Amyotrophic Lateral Sclerosis Proteins

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Amyotrophic Lateral Sclerosis Proteins

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Amyotrophic Lateral Sclerosis Proteins Background

Amyotrophic Lateral Sclerosis (ALS) is a fatal neurodegenerative disease characterized by the rapid and progressive degeneration of motor neurons in the central and peripheral nervous system. ALS is considered a terminal disease with no current cure and represents the most common motor neuron disease.

ALS is classified into a group of diseases known as neurodegenerative disorders, which also include disorders such as Parkinson’s disease and Huntingdon’s Disease. The term “neurodegenerative” is a combination of “neuro” referring to the nerve cells or neurons and “degenerative” signifying the loss of function of a bodily structure. In regards to ALS, the matter of neurons is crucial in the understanding of this disease, because one of its hallmark characteristics is that it includes the involvement of both upper motor neurons (UMN) and lower motor neurons (LMN). The human body contains trillions of neurons with the brain alone containing over 100 billion of these nerve cells. There are both sensory and motor neurons within the body; however, regardless of type; these cells are primarily comprised of a cell body and two extending branches known as the axon and the dendrite ("The Life and Death of a Neuron," 2014 ). Axons are responsible for transmitting messages from a neuron while dendrites receive messages transmitted by other cells ("Neurons and Their Jobs," 2008). In the human body, motor neurons innervate muscle fibers of the body. A single motor neuron can innervate many muscle fibers and the combination of a single neuron with the muscle fibers it innervates is referred to as a motor unit. In the case of ALS, the motor neurons begin to deteriorate impairing their ability to send impulses to the muscle fibers. Thus, without these messages being transmitted, the neuron is no longer able to control its motor unit resulting in denervation. Lacking sufficient impulses from the motor neurons, the brain is unable to initiate and control voluntary muscle movement.

Due to the denervation of muscle fibers, weakness is one of the predominant features in the development of ALS. In the initial stages of the disease, this weakness is likely to be restricted to a focal area of the body such as the head, neck, or limb regions. Further, depending on where symptoms first begin to appear, individuals with ALS can be stratified into two different onset types based on the area(s) affected. These divisions are commonly regarded as either a spinal or bulbar-onset ALS, and these classifications help discern the pathway of disease progression in a given ALS patient. For persons who do develop ALS, manifestations of the disease are more likely to begin in the limb musculature as 75-80% of these cases can be classified as spinal-onset. The remaining individuals will initially experience difficulties involving speech and swallowing and be regarded as bulbar-onset patients. Notwithstanding onset type, the extensive degeneration of upper and lower motor neurons in persons with ALS results in impairments of speech, swallowing, movement, and respiration to develop in these persons. This paper and study are mainly concerned with furthering an understanding of how UMN and LMN damage uniquely affects the function of speech and swallowing throughout disease progression and explore the potential role of lingual strengthening in this unique patient population.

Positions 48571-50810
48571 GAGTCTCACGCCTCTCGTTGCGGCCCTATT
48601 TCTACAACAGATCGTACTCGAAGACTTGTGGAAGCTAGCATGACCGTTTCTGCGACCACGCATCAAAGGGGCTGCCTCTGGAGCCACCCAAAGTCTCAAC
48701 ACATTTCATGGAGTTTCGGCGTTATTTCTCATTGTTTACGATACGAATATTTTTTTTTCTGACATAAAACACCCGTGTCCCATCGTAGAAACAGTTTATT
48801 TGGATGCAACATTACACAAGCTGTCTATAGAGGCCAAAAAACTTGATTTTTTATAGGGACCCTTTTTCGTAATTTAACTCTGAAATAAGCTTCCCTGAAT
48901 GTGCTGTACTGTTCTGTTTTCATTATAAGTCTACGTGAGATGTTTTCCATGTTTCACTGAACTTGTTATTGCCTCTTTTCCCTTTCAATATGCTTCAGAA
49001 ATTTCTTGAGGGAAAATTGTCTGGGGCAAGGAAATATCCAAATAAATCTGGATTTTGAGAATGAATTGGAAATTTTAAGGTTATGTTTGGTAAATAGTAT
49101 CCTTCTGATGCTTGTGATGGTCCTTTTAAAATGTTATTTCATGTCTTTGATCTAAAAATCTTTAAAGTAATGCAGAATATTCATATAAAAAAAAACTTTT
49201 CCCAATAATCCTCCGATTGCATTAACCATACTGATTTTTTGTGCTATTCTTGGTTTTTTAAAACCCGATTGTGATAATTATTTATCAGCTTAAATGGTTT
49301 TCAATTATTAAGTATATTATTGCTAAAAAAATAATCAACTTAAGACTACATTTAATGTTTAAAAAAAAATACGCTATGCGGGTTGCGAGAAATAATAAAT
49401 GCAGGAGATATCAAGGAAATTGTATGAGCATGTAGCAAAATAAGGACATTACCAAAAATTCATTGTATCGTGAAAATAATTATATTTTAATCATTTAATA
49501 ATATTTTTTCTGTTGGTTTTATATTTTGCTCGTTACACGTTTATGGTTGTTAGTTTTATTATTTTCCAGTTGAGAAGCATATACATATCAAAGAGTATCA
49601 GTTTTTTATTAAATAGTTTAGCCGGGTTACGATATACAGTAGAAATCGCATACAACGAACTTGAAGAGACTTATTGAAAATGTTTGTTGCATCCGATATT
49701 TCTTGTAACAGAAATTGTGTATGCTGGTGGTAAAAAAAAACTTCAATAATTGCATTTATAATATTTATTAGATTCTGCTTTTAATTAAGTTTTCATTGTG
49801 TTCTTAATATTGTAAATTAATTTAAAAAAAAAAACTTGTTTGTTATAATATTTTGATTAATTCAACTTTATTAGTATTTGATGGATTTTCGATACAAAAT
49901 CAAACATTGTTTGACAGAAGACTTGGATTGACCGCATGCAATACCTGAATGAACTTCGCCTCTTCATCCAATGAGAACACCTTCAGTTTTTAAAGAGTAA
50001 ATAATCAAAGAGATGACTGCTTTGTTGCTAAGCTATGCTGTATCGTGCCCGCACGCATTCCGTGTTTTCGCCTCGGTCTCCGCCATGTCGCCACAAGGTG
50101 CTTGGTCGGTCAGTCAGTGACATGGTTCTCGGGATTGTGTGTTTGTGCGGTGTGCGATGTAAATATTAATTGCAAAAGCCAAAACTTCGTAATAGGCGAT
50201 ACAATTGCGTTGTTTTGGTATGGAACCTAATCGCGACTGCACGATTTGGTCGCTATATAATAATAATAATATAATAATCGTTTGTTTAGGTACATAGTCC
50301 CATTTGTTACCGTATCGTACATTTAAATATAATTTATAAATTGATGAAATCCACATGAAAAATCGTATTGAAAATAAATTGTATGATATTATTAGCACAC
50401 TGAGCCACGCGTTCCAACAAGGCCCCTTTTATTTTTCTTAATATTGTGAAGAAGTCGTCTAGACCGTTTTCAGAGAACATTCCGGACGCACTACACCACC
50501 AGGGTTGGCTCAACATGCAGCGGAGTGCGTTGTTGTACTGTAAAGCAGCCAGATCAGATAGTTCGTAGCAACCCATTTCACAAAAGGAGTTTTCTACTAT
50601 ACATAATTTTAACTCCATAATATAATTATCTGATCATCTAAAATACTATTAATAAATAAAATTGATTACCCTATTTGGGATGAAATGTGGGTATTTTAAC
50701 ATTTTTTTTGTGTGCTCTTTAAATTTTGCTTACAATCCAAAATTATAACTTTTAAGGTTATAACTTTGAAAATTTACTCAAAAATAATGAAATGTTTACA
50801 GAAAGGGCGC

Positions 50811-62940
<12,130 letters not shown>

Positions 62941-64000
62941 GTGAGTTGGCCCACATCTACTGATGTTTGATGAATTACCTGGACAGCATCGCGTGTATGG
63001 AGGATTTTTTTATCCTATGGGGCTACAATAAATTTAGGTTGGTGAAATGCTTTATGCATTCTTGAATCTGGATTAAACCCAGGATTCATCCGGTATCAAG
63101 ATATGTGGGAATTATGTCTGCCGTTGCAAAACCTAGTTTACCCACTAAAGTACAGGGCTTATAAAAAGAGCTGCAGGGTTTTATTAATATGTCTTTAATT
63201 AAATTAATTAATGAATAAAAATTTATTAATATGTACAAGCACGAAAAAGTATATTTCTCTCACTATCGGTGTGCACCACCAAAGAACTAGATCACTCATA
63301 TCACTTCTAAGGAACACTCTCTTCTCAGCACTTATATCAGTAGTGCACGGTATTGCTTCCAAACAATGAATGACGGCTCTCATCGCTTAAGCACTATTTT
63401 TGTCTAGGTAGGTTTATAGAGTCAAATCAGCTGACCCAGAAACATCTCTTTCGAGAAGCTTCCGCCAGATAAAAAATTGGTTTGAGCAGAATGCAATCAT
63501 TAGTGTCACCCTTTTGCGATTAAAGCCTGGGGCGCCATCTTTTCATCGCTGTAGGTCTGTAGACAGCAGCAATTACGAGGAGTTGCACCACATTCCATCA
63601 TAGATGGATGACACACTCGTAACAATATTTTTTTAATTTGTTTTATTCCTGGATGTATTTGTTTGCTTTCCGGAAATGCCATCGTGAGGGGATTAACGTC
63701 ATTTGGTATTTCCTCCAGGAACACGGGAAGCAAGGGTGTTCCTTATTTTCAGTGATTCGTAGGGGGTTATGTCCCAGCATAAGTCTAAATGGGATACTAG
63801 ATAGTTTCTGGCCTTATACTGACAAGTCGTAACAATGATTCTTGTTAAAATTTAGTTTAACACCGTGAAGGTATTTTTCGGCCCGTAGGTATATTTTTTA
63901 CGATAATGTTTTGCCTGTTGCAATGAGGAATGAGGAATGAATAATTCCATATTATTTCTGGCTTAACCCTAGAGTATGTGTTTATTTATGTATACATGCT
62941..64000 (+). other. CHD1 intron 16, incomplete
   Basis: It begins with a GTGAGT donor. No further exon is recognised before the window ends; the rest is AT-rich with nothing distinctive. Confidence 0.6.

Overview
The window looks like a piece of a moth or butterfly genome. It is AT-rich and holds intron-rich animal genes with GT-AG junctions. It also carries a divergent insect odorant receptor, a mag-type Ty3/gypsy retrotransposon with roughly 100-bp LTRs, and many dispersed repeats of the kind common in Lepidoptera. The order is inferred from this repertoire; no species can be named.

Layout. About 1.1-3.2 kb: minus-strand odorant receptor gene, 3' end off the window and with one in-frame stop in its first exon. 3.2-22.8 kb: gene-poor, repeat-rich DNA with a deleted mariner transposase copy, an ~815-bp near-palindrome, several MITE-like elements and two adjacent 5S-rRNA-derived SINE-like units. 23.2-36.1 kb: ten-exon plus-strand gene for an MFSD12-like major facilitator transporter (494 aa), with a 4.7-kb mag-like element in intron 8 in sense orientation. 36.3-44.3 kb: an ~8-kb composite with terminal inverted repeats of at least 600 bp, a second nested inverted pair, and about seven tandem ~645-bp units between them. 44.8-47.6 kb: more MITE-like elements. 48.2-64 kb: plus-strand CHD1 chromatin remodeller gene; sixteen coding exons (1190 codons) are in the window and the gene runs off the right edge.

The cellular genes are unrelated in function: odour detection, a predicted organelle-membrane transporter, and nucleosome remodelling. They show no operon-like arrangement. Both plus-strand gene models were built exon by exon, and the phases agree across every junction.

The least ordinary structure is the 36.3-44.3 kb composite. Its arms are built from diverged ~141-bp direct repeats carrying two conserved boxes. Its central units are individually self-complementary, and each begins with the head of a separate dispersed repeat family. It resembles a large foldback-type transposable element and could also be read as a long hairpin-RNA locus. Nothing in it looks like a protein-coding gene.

Genes associated with ALS

Over the past few decades, the number of genes believed to be associated with ALS pathology has increased and so too has understanding the functions of these genes and their possible links to ALS. Understanding these genes, including Superoxide Dismutase 1 (SOD1), alsin, senataxin, VAMP/synaptobrevin-associated protein, dynactin, angiogenin, ataxin 2, profilin, Fused in Sarcoma/Translocated in Sarcoma (FUS), the C9ORF72 hexanucleotide gene expansion and Trans-active Response (TAR) DNA-binding protein (TDP-43), to name a few, has been the topic of much research and has inspired great interest in determining the root causes of ALS as well as other neurodegenerative diseases, especially since many seem to share many underlying mechanisms. Currently, some of the widely accepted hypotheses regarding the contributions of these genes to ALS revolve around RNA and protein homeostasis as well as RNA processing being dysregulated, which subsequently can lead to neurodegenerative phenotypes.

A distinct feature of neurodegenerative diseases, including ALS, is the presence of hyperphosphorylated and ubiquitinated, misfolded cytoplasmic and nuclear protein aggregates that are spread across the nervous system. Post mortem brain and spinal cord tissue exhibit pathological cytoplasmic inclusion bodies that contain the 43 kDa DNA and RNA binding protein, TDP-43. TDP-43 is a nuclear protein expressed in several tissues including heart, lung, liver, spleen, kidney, muscle, and, at high levels in the brain. Evidence exists to support the notion that TDP-43 has multiple functions in transcription, mRNA splicing, microRNA biogenesis, RNA transport and translation, and stress granule formation and binds at least 6,000 RNAs. Furthermore, mice deficient for TDP-43 displayed embryonic lethality, demonstrating TDP-43 to be essential for both development and viability.

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